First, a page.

3. Pay the cost and return the agreement. Each party has 21 days to return the agreement along with $4,000 to participate. The cost is meant to deter infringers if they know they are in the wrong. Many disputes end at this point, because the infringers decide not to participate in the program. If they decide not to participate, their listings are taken down and they lose the dispute.

4. Wait for Amazon to select an evaluator. If both parties decide to participate in the Neutral Patent Evaluation, Amazon selects an evaluator. Each party has a chance to argue their case. After hearing the arguments, the evaluator decides whether the patent owner has established that the accused product infringes on its patent. The prevailing party in the Patent Neutral Evaluation process is refunded the $4,000 deposit and the listing that infringes the brand’s patent is taken down. The evaluator retains a maximum of $4,000 as compensation for their time. If multiple sellers choose to participate in the evaluation, any excess amount paid by the sellers is awarded to an Amazon Smile Charity of the patent owners’ choosing. To read more about participating in the Patent Neutral Evaluation Process, read the Amazon Utility Patent Neutral Evaluation Procedure

Find an attorney that specializes in contingency lawsuits

There is always the option to litigate. Litigation is expensive, but there are attorneys that provide representation for Amazon brand protection cases on a contingent fee basis. The contingency lawsuits provide a chance to make money and offset future IP costs, at no cost to your brand. This also helps reduce the amount of sellers that continue to sell infringing products as they will not want to risk another lawsuit.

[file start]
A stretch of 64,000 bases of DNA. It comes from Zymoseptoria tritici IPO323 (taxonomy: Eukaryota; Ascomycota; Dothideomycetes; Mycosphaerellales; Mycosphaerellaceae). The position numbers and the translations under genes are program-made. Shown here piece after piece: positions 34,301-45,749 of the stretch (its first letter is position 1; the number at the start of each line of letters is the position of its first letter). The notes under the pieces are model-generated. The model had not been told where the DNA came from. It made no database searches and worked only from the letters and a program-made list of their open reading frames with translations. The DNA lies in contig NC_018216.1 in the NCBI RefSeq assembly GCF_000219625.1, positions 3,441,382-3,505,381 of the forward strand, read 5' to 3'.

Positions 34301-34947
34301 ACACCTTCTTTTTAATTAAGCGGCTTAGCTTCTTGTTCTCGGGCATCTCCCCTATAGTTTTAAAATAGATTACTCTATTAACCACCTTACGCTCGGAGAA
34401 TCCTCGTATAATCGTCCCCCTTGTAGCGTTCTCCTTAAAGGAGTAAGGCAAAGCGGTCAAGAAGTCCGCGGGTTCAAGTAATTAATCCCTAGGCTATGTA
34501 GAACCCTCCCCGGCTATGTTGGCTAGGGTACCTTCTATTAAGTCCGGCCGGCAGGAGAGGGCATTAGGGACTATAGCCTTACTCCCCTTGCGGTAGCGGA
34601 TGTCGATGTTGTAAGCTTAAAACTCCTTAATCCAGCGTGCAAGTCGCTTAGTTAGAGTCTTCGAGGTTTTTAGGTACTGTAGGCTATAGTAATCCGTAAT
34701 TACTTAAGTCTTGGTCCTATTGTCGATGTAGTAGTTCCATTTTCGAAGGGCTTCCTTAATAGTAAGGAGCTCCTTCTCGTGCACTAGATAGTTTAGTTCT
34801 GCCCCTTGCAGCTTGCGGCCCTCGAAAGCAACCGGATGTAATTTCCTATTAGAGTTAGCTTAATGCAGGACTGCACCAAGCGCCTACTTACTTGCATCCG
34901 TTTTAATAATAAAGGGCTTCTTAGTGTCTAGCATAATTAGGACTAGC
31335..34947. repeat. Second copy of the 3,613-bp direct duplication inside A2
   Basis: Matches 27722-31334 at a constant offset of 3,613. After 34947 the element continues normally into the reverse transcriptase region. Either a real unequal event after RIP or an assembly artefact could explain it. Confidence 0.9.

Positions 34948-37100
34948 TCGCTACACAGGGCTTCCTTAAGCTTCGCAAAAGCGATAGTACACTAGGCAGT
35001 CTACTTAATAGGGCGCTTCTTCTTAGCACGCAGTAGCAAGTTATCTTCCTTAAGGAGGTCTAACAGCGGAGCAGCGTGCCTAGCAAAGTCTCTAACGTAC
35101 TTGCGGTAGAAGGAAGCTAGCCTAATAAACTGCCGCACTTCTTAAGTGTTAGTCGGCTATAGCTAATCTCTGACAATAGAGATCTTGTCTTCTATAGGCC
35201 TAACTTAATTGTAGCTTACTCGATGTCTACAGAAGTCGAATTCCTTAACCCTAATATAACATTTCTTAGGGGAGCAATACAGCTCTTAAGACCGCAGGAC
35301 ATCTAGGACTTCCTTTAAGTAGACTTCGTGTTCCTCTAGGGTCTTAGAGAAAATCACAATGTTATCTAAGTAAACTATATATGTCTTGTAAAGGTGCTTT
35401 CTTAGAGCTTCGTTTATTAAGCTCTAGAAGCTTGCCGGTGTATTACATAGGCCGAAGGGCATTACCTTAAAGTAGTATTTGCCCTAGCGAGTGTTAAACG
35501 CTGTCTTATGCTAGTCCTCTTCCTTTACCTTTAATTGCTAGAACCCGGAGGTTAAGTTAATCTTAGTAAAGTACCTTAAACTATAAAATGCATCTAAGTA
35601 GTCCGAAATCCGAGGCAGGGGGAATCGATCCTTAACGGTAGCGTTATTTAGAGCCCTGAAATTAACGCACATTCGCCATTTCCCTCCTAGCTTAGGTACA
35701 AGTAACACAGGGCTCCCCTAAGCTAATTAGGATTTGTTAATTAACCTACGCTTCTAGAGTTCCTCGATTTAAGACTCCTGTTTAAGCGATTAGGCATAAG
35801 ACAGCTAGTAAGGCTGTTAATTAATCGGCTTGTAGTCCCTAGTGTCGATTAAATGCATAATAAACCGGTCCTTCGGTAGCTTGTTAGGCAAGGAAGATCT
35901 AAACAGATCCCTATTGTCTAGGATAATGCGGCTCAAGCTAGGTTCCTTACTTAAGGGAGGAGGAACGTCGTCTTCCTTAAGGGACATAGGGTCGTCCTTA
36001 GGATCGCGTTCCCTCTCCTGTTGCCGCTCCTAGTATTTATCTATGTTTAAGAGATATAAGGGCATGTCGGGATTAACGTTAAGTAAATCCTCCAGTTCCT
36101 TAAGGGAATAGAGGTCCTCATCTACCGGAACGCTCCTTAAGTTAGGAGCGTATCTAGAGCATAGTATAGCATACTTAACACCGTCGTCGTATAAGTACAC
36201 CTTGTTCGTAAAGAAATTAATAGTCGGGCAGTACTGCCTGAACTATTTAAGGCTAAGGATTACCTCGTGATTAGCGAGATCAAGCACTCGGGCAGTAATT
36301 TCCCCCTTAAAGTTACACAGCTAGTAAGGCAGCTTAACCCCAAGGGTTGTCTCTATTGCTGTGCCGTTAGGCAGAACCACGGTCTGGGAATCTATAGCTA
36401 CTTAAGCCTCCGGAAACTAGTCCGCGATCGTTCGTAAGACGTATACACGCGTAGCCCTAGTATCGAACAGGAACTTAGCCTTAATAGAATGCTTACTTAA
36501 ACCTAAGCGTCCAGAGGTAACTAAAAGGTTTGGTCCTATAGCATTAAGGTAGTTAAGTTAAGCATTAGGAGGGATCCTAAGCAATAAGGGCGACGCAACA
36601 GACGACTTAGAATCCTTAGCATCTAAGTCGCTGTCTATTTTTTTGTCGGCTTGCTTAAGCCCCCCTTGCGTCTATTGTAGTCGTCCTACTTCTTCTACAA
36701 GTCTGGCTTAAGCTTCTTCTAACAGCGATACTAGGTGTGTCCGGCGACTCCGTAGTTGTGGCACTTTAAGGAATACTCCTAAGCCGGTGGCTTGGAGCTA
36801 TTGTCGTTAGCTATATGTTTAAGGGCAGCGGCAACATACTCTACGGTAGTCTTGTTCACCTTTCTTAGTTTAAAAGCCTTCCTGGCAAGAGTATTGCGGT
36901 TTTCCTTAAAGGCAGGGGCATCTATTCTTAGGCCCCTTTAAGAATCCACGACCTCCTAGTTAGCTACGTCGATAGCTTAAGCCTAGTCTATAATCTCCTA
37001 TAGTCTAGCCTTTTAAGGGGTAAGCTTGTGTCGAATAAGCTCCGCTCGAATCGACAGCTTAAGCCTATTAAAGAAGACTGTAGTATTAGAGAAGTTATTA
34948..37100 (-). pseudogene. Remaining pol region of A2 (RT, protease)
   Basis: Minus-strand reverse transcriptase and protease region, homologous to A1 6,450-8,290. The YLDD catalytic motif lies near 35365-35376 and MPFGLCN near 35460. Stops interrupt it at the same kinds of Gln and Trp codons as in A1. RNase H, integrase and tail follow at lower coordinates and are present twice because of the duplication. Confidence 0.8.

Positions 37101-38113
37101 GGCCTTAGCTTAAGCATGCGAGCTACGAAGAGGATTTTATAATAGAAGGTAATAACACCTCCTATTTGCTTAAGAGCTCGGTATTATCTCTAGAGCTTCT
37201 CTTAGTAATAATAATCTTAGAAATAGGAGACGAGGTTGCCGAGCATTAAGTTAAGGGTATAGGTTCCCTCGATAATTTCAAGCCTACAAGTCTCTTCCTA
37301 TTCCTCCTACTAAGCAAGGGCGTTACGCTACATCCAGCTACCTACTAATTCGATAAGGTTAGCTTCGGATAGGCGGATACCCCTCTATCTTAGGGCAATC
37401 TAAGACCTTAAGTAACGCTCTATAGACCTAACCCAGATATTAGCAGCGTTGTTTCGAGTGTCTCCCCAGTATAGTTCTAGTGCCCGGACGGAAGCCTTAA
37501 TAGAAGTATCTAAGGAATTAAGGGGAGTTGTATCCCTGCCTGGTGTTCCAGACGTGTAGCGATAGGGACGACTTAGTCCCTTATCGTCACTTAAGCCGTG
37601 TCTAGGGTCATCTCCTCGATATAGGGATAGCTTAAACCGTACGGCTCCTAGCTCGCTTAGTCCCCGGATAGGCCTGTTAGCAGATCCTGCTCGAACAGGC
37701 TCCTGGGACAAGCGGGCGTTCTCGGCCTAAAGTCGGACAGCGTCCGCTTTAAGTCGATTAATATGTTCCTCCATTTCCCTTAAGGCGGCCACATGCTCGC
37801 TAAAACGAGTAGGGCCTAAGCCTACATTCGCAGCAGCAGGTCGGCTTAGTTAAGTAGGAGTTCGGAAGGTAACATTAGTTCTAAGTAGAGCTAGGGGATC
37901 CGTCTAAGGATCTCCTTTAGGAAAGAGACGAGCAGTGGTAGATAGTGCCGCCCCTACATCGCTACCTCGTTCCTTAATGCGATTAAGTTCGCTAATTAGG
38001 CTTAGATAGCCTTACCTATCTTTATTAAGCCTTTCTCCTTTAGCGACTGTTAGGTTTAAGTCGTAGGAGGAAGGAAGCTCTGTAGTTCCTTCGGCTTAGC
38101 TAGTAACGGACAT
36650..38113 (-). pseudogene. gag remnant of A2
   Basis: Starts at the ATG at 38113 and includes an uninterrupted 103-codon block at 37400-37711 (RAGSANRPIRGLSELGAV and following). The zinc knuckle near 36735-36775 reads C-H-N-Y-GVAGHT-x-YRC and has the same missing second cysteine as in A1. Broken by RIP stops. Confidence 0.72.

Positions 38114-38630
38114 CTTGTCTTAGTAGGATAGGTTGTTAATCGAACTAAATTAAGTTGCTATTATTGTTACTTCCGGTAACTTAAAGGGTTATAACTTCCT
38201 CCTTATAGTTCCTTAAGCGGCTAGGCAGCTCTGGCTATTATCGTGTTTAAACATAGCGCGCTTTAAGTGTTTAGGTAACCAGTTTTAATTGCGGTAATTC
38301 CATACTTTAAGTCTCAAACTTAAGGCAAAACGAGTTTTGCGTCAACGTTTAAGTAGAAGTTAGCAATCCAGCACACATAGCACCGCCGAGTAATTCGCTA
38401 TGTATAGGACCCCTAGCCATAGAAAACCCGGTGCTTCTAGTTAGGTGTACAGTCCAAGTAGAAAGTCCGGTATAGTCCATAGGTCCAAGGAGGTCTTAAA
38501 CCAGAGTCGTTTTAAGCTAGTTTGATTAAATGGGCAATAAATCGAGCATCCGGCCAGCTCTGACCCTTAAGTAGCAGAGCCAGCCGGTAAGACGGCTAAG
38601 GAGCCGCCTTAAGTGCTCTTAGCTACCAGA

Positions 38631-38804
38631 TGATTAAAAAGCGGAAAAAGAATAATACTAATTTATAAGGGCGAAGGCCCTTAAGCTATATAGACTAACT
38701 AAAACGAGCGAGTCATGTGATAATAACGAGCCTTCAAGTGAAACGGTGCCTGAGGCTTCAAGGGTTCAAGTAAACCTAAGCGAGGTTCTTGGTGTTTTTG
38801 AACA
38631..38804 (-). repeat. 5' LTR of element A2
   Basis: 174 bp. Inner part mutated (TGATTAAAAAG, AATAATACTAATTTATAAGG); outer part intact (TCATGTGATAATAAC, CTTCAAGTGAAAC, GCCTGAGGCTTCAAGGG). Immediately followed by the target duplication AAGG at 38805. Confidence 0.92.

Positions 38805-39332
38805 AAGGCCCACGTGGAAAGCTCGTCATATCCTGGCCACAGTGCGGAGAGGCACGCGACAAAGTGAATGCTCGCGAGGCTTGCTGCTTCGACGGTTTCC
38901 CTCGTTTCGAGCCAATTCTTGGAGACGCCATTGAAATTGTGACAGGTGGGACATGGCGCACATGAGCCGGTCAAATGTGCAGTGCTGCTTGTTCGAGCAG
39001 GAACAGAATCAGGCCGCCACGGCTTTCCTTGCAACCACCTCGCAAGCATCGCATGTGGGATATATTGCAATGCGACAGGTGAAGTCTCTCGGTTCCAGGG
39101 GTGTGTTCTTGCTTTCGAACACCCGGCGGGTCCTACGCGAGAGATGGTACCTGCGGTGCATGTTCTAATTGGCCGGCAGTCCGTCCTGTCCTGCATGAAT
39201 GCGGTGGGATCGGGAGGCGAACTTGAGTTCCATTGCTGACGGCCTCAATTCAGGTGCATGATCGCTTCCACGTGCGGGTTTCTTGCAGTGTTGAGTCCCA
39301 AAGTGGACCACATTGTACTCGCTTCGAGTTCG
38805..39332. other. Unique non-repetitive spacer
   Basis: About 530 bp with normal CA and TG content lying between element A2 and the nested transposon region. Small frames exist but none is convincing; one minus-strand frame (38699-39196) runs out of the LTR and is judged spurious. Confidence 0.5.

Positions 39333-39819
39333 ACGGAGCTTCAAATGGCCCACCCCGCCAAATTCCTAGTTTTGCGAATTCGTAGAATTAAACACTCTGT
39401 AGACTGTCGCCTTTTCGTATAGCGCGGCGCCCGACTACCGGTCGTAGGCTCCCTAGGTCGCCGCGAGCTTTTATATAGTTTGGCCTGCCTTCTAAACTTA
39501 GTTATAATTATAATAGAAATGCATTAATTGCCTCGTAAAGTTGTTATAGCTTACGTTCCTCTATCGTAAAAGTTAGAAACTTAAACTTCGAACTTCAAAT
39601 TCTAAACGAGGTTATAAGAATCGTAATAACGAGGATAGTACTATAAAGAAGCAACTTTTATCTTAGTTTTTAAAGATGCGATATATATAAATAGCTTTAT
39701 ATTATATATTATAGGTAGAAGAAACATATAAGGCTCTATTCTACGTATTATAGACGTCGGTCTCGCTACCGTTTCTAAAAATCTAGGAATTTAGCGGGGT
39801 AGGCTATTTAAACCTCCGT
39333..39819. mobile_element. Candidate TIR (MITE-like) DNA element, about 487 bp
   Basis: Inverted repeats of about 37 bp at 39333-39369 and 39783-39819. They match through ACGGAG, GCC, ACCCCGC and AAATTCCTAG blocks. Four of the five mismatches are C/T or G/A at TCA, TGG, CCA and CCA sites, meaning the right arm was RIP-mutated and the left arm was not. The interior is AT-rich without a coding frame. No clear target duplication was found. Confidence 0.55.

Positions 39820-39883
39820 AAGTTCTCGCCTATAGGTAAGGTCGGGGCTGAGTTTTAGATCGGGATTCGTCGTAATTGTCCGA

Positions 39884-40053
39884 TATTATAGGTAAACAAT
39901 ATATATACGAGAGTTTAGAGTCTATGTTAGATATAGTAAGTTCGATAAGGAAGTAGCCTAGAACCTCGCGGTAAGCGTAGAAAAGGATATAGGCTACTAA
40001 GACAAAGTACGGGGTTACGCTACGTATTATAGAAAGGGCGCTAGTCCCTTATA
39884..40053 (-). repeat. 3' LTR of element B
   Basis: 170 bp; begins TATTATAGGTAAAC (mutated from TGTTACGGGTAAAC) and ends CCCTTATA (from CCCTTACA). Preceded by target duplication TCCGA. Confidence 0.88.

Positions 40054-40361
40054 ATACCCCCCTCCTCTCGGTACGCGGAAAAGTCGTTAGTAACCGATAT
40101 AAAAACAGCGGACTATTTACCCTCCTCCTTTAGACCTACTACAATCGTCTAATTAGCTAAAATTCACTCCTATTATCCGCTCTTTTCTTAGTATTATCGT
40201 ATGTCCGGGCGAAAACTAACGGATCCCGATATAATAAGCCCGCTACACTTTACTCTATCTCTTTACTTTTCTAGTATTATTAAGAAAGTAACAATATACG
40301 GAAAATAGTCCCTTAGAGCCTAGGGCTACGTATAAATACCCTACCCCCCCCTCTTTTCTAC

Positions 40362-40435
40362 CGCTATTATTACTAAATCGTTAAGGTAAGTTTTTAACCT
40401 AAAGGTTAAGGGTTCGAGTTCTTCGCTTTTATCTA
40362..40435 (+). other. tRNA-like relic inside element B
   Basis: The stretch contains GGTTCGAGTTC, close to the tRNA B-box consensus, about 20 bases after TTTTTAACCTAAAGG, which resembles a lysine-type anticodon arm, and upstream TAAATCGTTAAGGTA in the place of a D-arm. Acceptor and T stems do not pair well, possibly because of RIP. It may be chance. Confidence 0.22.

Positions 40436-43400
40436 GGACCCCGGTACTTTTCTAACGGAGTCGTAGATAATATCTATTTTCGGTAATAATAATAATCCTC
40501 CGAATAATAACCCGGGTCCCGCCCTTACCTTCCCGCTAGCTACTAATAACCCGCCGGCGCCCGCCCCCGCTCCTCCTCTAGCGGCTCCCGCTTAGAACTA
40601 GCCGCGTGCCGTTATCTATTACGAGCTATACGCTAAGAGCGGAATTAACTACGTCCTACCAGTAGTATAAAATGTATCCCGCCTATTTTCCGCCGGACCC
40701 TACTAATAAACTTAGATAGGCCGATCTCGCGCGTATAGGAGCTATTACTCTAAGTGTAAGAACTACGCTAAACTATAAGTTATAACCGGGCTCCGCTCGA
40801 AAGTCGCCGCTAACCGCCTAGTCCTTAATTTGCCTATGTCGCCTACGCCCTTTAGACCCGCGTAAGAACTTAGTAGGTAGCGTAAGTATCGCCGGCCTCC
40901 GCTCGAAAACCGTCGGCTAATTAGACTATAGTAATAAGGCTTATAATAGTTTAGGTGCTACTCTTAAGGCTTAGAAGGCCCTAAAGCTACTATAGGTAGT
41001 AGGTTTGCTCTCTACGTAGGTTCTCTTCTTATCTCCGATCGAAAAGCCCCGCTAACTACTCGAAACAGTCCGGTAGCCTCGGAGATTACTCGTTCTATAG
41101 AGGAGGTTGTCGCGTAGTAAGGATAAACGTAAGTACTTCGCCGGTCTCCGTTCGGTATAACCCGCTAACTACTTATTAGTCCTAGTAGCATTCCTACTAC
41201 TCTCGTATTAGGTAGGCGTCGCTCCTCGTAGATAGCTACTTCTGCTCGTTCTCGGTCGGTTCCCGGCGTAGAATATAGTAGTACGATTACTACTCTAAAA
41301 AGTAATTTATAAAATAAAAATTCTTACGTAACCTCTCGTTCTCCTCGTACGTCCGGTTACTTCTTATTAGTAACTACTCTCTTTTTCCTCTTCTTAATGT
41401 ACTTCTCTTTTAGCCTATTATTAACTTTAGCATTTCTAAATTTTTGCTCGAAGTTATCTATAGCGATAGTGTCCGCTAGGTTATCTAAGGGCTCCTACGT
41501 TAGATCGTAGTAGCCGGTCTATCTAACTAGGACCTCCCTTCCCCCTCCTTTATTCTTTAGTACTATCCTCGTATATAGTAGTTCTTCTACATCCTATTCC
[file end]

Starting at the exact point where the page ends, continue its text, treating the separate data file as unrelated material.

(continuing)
When it comes to protecting your IP, every case is different. It is important to research and seek the advice of skilled counsel to discuss your legal options and determine who will best assist your needs. If you need a few names of firms to get started, Marshall, Gerstein & Borun LLP and Greer, Burns, and Crain LLP both specialize in Intellectual Property Law. 

Keeping your IP as safe as you can

Knockoffs cut into your profit margins and can ruin consumer trust in your products. That’s why taking steps toward protecting your ecommerce brand on Amazon (and elsewhere) is so critical. Taking these simple steps will help you keep fraudulent listings at bay.

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Madison Conradis | Guest Author
Madison Conradis
Guest Author

Madison Conradis is the Brand Protection Manager for The Final Co. where she leads a team of specialists to remove infringing products from online marketplaces around the world and manages enforcement data for the company’s legal department. She resides in sunny Melbourne, Florida with her dog, Yettee. In her spare time, she loves to travel, plan trips, and go scuba diving. It’s her personal life mission to befriend as many dogs as possible.